MADRID — The offices of Pedro Perez, prexy of Spain’s powerful FAPAE producers lobby, suggest an English gentleman’s in-town chambers.
The walls are covered in framed photos of horses, which Perez owns. Danaha, a filly, came second in the recent Gran Premio Mile. But Perez himself is going flat out to win another race: to get a new film law onto the books by year end.
Bets are evenly placed on whether Perez will win this one. But some early results are promising. On June 6, Spain’s Congress approved a motion tabled by the country’s ruling PSOE socialist party urging the government to draw up new film legislation, including the creation of a film/TV state agency.
For Perez and FAPAE, a new law should also introduce substantial production tax breaks, and new rulings for distribution and exhibition. That’s hardly a lengthy wish-list. But less is more when it comes to lobbying governments. And Perez has the best political antennae of any Spanish producer.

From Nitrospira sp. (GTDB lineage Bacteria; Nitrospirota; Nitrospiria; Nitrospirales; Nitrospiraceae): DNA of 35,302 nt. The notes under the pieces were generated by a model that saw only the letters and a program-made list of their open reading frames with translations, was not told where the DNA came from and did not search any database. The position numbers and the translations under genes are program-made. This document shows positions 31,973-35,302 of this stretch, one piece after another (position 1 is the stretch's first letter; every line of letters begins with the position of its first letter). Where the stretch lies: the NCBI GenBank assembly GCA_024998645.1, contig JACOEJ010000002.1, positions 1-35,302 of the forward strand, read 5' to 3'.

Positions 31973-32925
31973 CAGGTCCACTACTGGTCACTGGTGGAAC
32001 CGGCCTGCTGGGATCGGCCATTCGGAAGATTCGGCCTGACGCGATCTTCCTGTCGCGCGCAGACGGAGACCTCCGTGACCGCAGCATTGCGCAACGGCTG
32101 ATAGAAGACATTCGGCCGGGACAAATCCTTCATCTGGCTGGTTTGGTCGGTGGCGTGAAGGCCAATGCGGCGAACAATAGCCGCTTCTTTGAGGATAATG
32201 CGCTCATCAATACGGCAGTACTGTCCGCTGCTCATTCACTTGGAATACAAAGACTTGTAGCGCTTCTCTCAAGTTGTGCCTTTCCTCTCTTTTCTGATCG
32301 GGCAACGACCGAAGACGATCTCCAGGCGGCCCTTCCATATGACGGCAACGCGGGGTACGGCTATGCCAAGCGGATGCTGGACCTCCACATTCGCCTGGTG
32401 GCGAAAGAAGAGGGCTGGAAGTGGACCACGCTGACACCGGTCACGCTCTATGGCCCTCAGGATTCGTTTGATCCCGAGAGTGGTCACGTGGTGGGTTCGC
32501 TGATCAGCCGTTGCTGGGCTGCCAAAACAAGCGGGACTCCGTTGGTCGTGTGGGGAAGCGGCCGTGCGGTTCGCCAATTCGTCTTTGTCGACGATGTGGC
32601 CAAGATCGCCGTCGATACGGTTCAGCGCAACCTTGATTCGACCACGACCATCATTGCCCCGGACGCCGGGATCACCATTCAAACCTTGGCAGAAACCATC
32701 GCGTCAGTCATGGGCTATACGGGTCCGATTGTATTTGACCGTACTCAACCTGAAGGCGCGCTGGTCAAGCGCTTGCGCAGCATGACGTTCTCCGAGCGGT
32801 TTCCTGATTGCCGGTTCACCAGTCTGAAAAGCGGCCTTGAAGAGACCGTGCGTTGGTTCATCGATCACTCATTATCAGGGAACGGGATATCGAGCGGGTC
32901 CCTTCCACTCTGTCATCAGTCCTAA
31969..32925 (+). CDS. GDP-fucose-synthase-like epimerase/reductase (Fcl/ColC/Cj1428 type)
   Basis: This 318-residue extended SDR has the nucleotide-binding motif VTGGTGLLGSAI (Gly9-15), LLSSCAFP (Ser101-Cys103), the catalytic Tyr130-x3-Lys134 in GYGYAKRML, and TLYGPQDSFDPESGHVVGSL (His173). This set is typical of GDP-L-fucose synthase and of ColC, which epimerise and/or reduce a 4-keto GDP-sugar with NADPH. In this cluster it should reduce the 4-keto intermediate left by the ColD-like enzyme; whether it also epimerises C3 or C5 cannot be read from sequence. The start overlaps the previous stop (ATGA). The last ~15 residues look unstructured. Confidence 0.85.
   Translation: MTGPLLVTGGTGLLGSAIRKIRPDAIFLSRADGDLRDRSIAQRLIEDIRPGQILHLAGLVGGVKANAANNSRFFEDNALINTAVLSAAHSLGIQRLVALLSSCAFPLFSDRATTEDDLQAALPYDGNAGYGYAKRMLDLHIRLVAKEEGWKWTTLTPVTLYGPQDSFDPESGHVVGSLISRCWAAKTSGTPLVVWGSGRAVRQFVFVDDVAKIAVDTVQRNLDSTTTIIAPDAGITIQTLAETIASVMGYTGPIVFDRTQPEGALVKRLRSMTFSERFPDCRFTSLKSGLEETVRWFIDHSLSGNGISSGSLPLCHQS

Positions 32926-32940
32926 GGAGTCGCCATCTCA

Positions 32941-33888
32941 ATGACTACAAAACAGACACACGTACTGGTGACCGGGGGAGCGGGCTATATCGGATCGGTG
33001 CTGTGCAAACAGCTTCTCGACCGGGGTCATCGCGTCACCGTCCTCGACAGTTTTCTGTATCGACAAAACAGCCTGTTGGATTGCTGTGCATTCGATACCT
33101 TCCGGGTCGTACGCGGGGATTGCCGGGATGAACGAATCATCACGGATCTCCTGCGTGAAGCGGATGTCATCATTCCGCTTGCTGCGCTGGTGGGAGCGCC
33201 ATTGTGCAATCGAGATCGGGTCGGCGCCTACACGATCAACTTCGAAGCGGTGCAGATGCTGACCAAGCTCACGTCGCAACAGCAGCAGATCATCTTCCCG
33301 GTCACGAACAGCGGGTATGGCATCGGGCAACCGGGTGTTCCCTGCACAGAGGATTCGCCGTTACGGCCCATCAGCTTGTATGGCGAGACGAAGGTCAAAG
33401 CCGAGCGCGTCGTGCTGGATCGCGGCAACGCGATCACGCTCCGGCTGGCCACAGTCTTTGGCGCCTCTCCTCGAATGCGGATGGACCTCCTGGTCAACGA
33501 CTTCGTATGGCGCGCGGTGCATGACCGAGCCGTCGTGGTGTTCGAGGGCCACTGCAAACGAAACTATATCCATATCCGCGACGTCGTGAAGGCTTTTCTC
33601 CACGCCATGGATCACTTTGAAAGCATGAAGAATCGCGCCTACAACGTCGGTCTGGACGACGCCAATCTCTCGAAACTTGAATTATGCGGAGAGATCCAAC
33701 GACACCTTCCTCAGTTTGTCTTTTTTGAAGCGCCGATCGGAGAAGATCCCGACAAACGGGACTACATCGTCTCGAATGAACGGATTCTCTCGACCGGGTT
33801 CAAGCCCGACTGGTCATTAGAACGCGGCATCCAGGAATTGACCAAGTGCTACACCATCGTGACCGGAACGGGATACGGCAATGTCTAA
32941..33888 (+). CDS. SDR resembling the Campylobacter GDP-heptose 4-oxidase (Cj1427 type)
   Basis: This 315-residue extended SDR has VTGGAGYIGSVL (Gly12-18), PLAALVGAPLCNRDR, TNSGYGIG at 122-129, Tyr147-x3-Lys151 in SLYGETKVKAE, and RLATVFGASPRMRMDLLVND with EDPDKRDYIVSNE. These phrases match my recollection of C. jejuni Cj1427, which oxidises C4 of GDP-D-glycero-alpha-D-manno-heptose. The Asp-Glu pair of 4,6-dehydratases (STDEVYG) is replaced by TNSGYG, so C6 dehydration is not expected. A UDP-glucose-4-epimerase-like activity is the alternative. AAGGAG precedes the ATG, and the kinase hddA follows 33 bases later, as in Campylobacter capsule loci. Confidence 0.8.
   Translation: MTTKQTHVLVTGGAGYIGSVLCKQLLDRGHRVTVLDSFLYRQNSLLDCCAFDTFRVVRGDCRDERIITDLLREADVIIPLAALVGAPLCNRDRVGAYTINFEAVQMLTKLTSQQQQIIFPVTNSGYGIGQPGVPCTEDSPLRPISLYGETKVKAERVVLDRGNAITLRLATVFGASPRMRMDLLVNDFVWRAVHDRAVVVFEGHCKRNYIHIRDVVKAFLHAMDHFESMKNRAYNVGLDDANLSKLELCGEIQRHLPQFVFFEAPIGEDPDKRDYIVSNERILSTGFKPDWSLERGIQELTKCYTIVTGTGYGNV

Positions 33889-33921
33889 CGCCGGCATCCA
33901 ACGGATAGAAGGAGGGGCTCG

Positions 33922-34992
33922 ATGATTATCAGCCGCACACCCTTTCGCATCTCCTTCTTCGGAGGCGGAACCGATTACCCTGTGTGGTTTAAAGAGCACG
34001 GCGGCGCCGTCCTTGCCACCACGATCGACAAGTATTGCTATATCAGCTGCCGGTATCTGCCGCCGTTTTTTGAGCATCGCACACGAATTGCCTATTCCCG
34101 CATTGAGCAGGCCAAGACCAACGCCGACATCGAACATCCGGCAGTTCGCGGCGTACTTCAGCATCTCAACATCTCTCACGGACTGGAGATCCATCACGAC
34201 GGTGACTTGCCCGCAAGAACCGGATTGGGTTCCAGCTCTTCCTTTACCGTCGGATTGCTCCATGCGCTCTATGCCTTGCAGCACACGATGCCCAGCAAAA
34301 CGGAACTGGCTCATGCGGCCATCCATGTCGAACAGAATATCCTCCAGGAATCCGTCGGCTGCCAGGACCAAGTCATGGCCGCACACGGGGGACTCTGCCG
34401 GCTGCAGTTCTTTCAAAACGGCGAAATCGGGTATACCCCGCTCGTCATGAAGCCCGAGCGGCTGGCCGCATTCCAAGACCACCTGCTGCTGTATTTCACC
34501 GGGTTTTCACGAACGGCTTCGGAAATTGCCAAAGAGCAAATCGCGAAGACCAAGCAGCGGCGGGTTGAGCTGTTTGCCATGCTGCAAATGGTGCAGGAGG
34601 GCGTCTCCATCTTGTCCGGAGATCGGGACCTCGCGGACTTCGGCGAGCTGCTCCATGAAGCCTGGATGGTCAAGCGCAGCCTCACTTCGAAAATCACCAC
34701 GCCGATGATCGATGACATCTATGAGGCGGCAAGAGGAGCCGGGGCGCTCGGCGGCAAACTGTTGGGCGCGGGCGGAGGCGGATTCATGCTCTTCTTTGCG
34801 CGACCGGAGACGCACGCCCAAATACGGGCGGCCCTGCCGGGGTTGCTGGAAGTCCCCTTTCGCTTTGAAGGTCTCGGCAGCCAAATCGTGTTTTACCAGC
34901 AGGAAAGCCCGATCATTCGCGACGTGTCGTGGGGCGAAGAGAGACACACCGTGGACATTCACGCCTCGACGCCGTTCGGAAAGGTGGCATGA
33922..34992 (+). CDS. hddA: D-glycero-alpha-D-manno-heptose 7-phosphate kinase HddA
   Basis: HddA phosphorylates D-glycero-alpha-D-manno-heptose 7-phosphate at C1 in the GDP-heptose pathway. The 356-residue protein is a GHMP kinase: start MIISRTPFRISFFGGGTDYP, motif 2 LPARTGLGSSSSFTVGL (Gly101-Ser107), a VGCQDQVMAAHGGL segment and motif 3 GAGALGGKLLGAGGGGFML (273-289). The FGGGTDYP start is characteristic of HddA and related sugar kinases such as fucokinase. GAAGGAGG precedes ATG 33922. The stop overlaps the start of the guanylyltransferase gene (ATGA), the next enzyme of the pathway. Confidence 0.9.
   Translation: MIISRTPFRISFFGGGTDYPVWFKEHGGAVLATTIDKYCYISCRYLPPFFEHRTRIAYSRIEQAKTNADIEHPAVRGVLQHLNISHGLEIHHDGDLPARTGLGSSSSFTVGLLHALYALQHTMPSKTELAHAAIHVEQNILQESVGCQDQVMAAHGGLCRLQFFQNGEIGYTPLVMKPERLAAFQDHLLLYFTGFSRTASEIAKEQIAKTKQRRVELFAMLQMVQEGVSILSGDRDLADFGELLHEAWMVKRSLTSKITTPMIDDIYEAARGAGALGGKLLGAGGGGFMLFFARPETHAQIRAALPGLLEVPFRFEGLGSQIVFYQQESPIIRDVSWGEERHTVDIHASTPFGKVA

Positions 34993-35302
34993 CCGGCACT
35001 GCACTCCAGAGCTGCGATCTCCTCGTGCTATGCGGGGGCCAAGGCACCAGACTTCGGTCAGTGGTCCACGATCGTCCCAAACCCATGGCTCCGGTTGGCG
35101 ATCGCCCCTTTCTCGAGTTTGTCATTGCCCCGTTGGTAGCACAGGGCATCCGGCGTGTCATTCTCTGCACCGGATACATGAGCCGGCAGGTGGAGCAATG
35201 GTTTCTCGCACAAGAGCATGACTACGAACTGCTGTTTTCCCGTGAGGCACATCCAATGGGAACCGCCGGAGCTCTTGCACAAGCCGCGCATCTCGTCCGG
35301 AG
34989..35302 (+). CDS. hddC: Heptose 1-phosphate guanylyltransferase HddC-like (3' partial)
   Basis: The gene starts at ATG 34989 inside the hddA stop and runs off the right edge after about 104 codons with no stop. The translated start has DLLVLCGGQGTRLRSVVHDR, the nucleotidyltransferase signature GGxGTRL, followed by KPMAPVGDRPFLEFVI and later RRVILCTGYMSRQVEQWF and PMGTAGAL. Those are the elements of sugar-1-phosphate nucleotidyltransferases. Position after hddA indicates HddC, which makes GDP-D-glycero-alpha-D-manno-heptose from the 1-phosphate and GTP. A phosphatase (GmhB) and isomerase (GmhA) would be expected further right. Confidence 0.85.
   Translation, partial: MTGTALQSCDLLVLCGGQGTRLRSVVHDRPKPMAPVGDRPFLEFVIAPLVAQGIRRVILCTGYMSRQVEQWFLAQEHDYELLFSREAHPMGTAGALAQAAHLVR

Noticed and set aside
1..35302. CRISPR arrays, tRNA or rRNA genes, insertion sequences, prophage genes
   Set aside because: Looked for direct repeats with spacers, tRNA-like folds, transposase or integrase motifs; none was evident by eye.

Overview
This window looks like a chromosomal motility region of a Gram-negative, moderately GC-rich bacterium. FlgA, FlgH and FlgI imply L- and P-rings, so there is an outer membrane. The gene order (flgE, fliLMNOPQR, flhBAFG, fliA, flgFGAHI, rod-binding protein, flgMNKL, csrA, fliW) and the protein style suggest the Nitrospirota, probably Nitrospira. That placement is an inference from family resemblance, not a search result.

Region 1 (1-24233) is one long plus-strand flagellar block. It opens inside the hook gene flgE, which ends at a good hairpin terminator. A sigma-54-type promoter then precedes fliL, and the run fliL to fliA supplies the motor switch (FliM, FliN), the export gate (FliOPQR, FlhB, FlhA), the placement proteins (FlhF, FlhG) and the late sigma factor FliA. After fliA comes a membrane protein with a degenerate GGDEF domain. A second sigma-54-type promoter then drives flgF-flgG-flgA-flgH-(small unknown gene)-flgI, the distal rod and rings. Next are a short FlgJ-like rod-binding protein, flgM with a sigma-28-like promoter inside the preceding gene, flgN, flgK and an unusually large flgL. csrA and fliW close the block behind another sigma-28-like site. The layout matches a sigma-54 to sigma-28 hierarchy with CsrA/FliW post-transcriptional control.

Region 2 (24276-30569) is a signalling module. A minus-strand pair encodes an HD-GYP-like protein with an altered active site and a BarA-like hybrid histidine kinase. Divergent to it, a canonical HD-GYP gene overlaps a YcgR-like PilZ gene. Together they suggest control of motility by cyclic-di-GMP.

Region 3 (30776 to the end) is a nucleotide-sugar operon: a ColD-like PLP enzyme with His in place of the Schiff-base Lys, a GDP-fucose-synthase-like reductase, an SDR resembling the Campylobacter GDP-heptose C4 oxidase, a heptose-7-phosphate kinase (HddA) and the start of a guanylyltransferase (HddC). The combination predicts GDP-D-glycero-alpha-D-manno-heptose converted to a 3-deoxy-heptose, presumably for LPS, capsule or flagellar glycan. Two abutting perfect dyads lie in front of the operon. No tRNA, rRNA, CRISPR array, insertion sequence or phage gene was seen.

“We can’t spend all the time asking for things. I don’t want more subsidies. Paraphrasing Jack Kennedy, we’ve got to ask what we can do for our industry,” he says.
Tax breaks have traditionally raised the scorn of Spain’s crusty financial world, much of which still regard film as a bastion of lowlifes.
By gathering fiscal and economic responsibilities for film and TV under its roof, the FAPAE could help filmmakers bypass the difficult financial sector. New distribution-exhibition regs could include caps on U.S. studios’ distribution rentals in Spain.
Perez doesn’t want more Spanish films, but rather bigger and better movies. “We’re beginning to raise the bar. Every year we must have some more ambitious movies,” he insists.
Perez’s biggest challenge remains inflaming Spain’s establishment with a passion for a new and serious Spanish production sector. Time is at a premium; he’d like to achieve industry consensus on the new film law by late September’s San Sebastian Film Festival.